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Pulpwood Paradise


Pulpwood, the smaller trees typically chipped for making wood pulp or oriented strand board (OSB) or wood pellets, provides balance and diversification to the forest products industry. Robust, sustainable timber markets and wood baskets feature a broad set of wood consumers. A local wood basin with no demand for pulpwood or chips is like a shoe box with one shoe: incomplete.

While roundwood (logs) deliveries satisfy most pulpwood demand across the U.S., this varies by region and mill type. In the South, chip mills supply close to 20% of total pulpwood demand. In the West, they supply close to 30%, though the total volume is smaller given that fewer pulp mills operate in the region. According to the Wood Fiber Review, the actual supply profile of each region in North America varies based on pricing and market demand. Forisk research suggests close to 60% of pulp mill wood-using demand in the U.S. is met by roundwood.

Pulpwood Drivers of Demand

Wood fiber costs account for over 50% of the total pulp manufacturing cost worldwide, so tracking wood fiber costs supports investment and operational decisions across a range of manufacturing facilities and markets within the forest sector. In North America, demand for pulpwood derives from three primary sources. First, traditional forest industry consumers, such as pulp mills and OSB plants, use pulpwood to make pulp and panel products. Second, wood bioenergy projects use pulpwood to produce pellets and electricity. Finally, pulpwood demand associated with liquid biofuels capacity is increasingly in the news, especially with growing interest in sustainable aviation fuels (SAF).

Pulpwood Supplies

Changes to pulpwood inventories over time include (1) pulpwood removals from the existing pulpwood inventory; (2) new pulpwood inventory as young trees grow and become merchantable; and (3) decreases in pine pulpwood inventory from older pulpwood trees that mature and grow into grade quality timber.  When digging deep into, for example, pine pulpwood supplies in the U.S. South, the most important characteristic for short- and medium-term projections is the age class distribution of the pine plantations (inventories) that drive industrial forest management in the region.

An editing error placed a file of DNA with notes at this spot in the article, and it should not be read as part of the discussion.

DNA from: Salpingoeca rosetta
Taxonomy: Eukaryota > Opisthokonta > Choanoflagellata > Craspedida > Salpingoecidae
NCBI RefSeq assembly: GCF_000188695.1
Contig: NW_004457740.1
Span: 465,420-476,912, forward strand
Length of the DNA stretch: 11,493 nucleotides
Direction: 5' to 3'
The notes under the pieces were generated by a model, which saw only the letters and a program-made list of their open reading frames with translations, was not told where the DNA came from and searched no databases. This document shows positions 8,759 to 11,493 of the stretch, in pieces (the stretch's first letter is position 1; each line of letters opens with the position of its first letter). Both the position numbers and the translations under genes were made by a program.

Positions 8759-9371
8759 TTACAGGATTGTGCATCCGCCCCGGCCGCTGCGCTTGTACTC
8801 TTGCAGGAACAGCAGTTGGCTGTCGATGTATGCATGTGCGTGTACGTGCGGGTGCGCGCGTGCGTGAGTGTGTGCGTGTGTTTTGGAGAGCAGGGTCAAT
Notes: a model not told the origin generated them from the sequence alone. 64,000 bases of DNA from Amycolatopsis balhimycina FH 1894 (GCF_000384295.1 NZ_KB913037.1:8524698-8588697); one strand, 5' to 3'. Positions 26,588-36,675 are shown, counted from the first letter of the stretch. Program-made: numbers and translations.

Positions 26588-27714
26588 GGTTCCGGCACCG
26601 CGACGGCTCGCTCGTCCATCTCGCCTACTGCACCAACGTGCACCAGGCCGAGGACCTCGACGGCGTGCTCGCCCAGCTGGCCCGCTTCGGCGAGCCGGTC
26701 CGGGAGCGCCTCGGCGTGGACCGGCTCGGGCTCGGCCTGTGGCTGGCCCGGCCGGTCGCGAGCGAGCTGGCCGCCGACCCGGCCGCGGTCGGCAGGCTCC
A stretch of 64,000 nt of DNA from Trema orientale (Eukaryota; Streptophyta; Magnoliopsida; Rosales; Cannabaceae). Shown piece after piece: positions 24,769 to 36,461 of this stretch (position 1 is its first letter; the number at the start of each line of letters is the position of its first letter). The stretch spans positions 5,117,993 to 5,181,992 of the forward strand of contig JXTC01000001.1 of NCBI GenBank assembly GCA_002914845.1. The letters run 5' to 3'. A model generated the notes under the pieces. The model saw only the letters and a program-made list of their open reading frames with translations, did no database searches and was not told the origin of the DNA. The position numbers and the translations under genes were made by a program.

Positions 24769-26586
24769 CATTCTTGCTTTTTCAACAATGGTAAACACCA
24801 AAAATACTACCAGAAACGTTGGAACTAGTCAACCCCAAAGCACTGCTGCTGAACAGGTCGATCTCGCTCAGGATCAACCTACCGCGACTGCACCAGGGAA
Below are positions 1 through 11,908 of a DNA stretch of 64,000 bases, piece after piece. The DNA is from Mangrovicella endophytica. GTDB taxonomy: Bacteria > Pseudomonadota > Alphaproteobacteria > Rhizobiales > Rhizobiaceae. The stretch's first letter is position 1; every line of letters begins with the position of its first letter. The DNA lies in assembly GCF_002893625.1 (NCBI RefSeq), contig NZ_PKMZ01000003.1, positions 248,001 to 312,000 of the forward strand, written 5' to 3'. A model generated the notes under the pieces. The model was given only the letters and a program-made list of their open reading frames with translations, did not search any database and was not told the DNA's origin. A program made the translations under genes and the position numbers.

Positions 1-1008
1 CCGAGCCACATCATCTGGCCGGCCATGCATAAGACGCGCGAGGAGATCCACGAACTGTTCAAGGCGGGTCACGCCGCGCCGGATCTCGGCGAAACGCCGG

Pulpwood in the U.S. South

In the U.S. South, wood-using mills consume more pulpwood than grade (table). For pine pulpwood demand across 11 states, quarterly rankings in the Forisk Research Quarterly highlight Georgia, Alabama, and Louisiana as the three biggest consumers in the region.

Roundwood Demand, U.S. South, Q4 2021-Q3 2022

  Pine Hardwood
Pulpwood Demand (million tons) 130 34
Grade Demand (million tons) 105 20
TOTAL DEMAND (million tons) 235 54
% pulpwood 55% 63%

Source: Q3 2022 Forisk Research Quarterly

When “scoring” markets for projects that require pulpwood supplies, investors prefer those that feature abundant supplies (both standing and from mill residuals), limited competition, lower prices, and sufficient logging capacity. On a relative basis across regions, this helps explain the attractiveness of the U.S. South for pulpwood-using facilities.

Interested in learning a process for tracking and analyzing the price, demand, supply and competitive dynamics of local timber markets and wood baskets? Register here for Forisk’s 2022 “Timber Market Analysis” class, offered virtually via Live Zoom on November 16th and 17th. Early registration ends November 2nd


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